Open your eyes (Joint Aid Management, Angola 2013)

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Angola country activity 2013.

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Open your eyes (Joint Aid Management, Angola 2013)

  1. 1. This might be an eye opener…….Come and see what JAM ANGOLA isdoing in 2013Here is a quick look at who we are, what wedo, where we live and work in Angola.Take a few minutes and join us on this tripthrough Benguela Province
  2. 2. We are a team of individuals who work to support schoolfeeding and help vulnerable women and children.Like any team, JAM Angola is made up of different peoplefrom different backgrounds with different jobs to doWhat do we do?1. We work in primary schools.We feed about 270,000children in schools inBenguela Province, 530 kmsouth of the Capital city ofLuanda.2. These children are in about470 schools in all ofBenguela’s Districts
  3. 3. Thanks to a variety of different donors we areable to support malnutrition centres and hospitalsthroughout Benguela ProvinceSupporting all of these activities are qualifiedstaff who plan activities , unload cargo, preparetransportation, pay invoices and monitor what isgoing on in the schools and establishments wework with and support. In the next few slides wewill talk about the different aspects of our workand the beneficiaries that we serve throughoutthe year.
  4. 4. Receiving CommoditiesAs you may know, the most important part of food wereceive comes as a grant from the United StatesDepartment of Agriculture in a program known asMcGovern Dole. The food is shipped from the UnitedStates to the Port of Lobito where it is unloaded fromthe vessel and then driven to our warehouses inBenguela. The food will be stored there until it isshipped out to field warehouses and about 470 schoolsin the province. Here are some pictures of unloadingthat took place last week.
  5. 5. This is a picture of the Sheila McDevitt, the ship thatbrought the food from the US
  6. 6. Looking down into the cargo hold.Can you see the stevedores?
  7. 7. Unloading from the hold
  8. 8. Onto trucks in Lobito Port
  9. 9. Trucks arriving on base to begindischarging
  10. 10. Outside view of Benguela Warehouse
  11. 11. Unloading into one of the Benguela warehouses
  12. 12. Unloading from containers
  13. 13. On an average day when we unload a vessel like the Sheila McDevittabout 50 people are involved from sunrise to sunset
  14. 14. JAM Warehousing : Clean and Neat
  15. 15. Working in the field – Here are some pictures of ourbeneficiaries – Schoolchildren at Escola do Pato in Caimbambo
  16. 16. Escola do Pato Caimbambo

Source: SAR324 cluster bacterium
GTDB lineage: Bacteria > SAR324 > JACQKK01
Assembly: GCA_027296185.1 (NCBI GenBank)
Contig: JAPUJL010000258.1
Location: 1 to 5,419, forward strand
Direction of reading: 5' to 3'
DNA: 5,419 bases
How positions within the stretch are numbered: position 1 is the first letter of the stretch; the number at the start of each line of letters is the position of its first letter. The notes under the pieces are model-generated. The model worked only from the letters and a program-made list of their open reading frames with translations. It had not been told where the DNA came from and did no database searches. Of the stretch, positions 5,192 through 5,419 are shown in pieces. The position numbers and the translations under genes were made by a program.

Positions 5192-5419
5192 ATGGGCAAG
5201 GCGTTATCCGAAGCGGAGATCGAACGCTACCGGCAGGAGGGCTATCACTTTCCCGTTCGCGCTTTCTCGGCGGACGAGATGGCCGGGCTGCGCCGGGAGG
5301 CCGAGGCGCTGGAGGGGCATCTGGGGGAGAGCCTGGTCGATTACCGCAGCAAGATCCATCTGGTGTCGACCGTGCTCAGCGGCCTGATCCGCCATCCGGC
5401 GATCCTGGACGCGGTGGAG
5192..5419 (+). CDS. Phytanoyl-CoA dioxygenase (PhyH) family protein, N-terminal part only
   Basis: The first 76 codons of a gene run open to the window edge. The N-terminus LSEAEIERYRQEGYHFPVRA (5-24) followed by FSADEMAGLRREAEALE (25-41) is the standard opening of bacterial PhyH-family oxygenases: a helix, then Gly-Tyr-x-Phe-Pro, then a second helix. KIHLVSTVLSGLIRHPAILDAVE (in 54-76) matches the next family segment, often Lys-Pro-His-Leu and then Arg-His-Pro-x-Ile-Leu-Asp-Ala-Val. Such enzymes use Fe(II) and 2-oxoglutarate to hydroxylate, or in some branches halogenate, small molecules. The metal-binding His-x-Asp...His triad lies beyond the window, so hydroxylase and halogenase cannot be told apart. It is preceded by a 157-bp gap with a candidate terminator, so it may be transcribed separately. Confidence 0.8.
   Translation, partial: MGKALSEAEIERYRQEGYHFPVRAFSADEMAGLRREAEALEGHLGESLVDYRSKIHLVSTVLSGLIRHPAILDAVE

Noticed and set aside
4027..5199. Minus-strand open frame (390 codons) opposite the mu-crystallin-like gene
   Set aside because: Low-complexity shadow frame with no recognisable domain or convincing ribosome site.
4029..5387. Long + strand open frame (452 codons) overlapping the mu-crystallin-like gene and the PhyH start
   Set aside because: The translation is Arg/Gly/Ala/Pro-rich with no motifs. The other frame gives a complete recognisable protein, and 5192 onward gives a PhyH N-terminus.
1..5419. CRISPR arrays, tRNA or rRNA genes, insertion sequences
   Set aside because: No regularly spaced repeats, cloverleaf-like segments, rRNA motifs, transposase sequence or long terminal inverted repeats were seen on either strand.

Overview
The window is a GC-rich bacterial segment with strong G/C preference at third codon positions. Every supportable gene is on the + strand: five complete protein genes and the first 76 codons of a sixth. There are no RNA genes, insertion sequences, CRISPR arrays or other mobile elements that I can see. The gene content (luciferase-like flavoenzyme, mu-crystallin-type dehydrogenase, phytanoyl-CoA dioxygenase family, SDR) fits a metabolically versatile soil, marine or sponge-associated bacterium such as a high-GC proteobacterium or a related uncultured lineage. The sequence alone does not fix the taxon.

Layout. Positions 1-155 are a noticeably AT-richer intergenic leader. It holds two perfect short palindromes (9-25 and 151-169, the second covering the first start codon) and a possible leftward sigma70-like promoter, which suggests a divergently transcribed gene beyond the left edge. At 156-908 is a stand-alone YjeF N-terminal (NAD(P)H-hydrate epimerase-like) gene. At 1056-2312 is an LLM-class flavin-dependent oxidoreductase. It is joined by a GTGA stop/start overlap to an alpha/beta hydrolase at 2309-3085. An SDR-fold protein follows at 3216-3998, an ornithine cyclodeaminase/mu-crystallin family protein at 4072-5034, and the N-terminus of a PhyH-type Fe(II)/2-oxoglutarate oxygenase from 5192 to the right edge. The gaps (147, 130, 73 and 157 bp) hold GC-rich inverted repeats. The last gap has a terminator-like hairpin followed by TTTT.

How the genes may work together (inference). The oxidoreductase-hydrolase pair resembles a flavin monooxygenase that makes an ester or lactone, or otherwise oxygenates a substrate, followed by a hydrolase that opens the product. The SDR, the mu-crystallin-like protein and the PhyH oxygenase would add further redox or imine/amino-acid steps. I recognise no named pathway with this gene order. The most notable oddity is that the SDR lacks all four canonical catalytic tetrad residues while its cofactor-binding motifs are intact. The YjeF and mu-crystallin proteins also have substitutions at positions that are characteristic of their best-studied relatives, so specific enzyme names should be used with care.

17. 17. Children in Malnutrition Clinics
  18. 18. Some malnourished cases are severe as you can see
  19. 19. Receiving and Preparing TherapeuticMilk in Sumbe
  20. 20. In many areas where we work there is little or nowater. There was a serious drought in BenguelaProvince in 2012
  21. 21. We would be remiss if we didn’t talk about wells:this year we should be drilling in 2 ProvincesWe should also have new sources offunding to support these activitiesin 2013
  22. 22. JAM Angola transportation fleet
  23. 23. Sometimes other methods are used
  24. 24. Many different donors have offered supportin late 2012 and early 2013: FazendaBoaventuranca in Sumbe
  25. 25. Fazenda Boaventuranca again:supplying onions for hospitals
  26. 26. Delivery to Hospitals
  27. 27. Shoprite Supply of Food forour beneficiaries
  28. 28. Arrival and distribution of food fromShoprite at Christmas time
  29. 29. But any organization anywhere is only as goodas the people who work there.
  30. 30. Here are a few pictures of your colleagues working inAngola: On the left Daniel, supervisor in Cubal and onthe right Estela and Luis Oliveira. She is a supervisorin Lobito and Luis is a monitor in Dombe Grande
  31. 31. Not everyone but many of our colleagues
  32. 32. Some key members of JAM Staff in AngolaMuez Musans,Acting Head of DMEEddie Gwindiri,Head of CAS/LogisticsManuel Gonga, Program Manager Ben Van Dyk,MechanicPatrick Dumont,Country ManagerIsaac TogoFinance ManagerJohan Van RensburgFleet ManagerMarlene QuiosaHuman Resources
  33. 33. Here are some pictures of the JAM Base in Angola – wherewe work and where some of us live: This is a view from thewater tank above the housing area overlooking the base itself
  34. 34. Another view where you can see the greenhouse area andwarehouses at the bottom
  35. 35. Greenhouse area with local plants andearth boxes
  36. 36. Earth boxes with seedlings being prepared to take toschools at the beginning of the school year inFebruary
  37. 37. Front view of the housing area on base
  38. 38. Drilling vehicles – parked and waitingfor the team to arrive
  39. 39. View from the housing area. There wasnothing here a year ago!
  40. 40. Another view from the housing area
  41. 41. Housing area again
  42. 42. Onjango: where we have devotions andlarge meetings
  43. 43. JAM Base near the office side entrance
  44. 44. The bananas we planted are nowbearing fruit
  45. 45. We’ve planted behind the housing area as well
  46. 46. We hope to have much more to show youduring the course of this year!
  47. 47. Thanks for thisopportunity to sharewith you some ofwhat we do !

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